Washington: US President Barack Obama and his Russian counterpart Vladimir Putin have discussed Russia's planned military drawdown from Syria and "next steps" to fully implement the cessation of hostilities in the war-ravaged country, the White House said today.
"They discussed President Putin's announcement of a partial withdrawal of Russian forces from Syria and next steps required to fully implement the cessation of hostilities with the goal of advancing the political negotiations on resolution of the conflict," the White House said in a statement after a phone call between the two leaders.
The two leaders spoke shortly after Putin announced the partial withdrawal from Syria. For nearly six months, Russia has mounted an air campaign backing up the Syria President Bashar Assad's battle against opposition forces.
Obama and Putin discussed progress on the implementation of the nationwide cessation of hostilities between the Syrian regime and its allies on the one hand and the armed opposition on the other.
According to the White House, Obama welcomed the much-needed reduction in violence since the beginning of the cessation, but stressed that continuing offensive actions by Syrian regime forces risk undermining both the cessation of hostilities and the UN-led political process.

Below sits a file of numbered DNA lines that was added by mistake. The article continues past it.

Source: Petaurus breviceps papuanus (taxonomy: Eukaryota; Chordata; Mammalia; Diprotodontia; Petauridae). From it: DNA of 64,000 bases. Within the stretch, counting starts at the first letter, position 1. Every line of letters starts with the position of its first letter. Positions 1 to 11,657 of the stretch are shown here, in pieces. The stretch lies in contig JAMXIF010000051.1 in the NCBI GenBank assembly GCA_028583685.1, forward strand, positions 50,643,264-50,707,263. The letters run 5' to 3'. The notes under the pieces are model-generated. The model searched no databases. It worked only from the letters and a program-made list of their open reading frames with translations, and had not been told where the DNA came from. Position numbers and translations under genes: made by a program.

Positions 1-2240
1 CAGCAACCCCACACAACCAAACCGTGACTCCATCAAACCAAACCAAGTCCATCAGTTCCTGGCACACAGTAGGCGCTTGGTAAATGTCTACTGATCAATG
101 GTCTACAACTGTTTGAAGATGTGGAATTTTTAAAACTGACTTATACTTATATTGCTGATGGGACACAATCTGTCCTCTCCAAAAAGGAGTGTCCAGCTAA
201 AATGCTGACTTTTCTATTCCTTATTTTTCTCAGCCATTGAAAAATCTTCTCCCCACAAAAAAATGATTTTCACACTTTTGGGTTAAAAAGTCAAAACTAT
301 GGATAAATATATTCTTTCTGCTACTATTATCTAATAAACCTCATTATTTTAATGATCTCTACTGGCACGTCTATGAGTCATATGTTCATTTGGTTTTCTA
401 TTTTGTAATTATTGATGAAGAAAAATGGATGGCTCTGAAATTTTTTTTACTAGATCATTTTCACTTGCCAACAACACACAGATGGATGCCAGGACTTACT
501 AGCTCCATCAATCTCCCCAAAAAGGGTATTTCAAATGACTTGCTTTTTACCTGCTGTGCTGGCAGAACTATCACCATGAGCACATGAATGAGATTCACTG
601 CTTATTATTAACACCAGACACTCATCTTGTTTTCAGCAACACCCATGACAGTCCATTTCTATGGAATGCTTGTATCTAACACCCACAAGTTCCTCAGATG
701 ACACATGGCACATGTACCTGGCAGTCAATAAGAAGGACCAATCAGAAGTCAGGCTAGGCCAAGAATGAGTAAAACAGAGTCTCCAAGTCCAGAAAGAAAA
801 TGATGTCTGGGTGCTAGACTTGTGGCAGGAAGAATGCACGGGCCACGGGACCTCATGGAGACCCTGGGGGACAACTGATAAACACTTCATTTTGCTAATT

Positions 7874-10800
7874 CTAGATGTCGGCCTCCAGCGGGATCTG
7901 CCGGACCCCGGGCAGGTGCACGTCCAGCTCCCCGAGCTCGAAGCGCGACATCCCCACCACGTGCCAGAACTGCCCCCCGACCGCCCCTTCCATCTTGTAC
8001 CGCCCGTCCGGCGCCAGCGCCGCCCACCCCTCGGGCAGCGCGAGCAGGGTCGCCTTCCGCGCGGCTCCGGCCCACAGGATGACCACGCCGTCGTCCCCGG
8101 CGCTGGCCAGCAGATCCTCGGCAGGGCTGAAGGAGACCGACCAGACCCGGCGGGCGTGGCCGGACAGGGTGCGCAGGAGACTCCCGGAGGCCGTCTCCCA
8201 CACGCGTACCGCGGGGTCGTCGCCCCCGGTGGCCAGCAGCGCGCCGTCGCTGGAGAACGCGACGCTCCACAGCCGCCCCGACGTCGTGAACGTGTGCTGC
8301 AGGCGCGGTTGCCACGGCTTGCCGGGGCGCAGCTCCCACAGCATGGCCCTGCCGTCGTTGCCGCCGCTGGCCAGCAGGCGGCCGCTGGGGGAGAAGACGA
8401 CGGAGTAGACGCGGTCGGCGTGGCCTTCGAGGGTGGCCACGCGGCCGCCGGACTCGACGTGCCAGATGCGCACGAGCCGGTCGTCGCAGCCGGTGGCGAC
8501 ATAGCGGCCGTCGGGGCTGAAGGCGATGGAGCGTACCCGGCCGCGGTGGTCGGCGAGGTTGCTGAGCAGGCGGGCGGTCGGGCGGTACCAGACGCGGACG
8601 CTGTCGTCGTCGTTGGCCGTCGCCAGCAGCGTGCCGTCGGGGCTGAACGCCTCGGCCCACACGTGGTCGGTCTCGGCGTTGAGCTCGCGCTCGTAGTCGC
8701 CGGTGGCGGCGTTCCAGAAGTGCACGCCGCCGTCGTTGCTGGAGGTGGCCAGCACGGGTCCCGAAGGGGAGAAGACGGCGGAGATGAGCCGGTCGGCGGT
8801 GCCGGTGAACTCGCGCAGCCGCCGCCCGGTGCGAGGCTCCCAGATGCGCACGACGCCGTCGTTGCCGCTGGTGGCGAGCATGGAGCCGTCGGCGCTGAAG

"The President also noted some progress on humanitarian assistance efforts in Syria but emphasised the need for regime forces to allow unimpeded access for humanitarian assistance delivery to the agreed-upon locations...," the statement said.
Obama underscored that a political transition is required to end the violence in Syria, it said. Earlier the State Department Spokesman John Kirby said the US has seen a change in Russian military activity and Russian air operations since the cessation.
"Just mathematically, it's beyond dispute that they have made an effort to abide by the cessation of hostilities. In this period of the last two weeks, we have seen them take some strikes against Daesh (ISIS) targets," he said.
"We have also seen and continue to see allegations and claims of violations of the cessation, predominantly against the regime," he said in response to a question.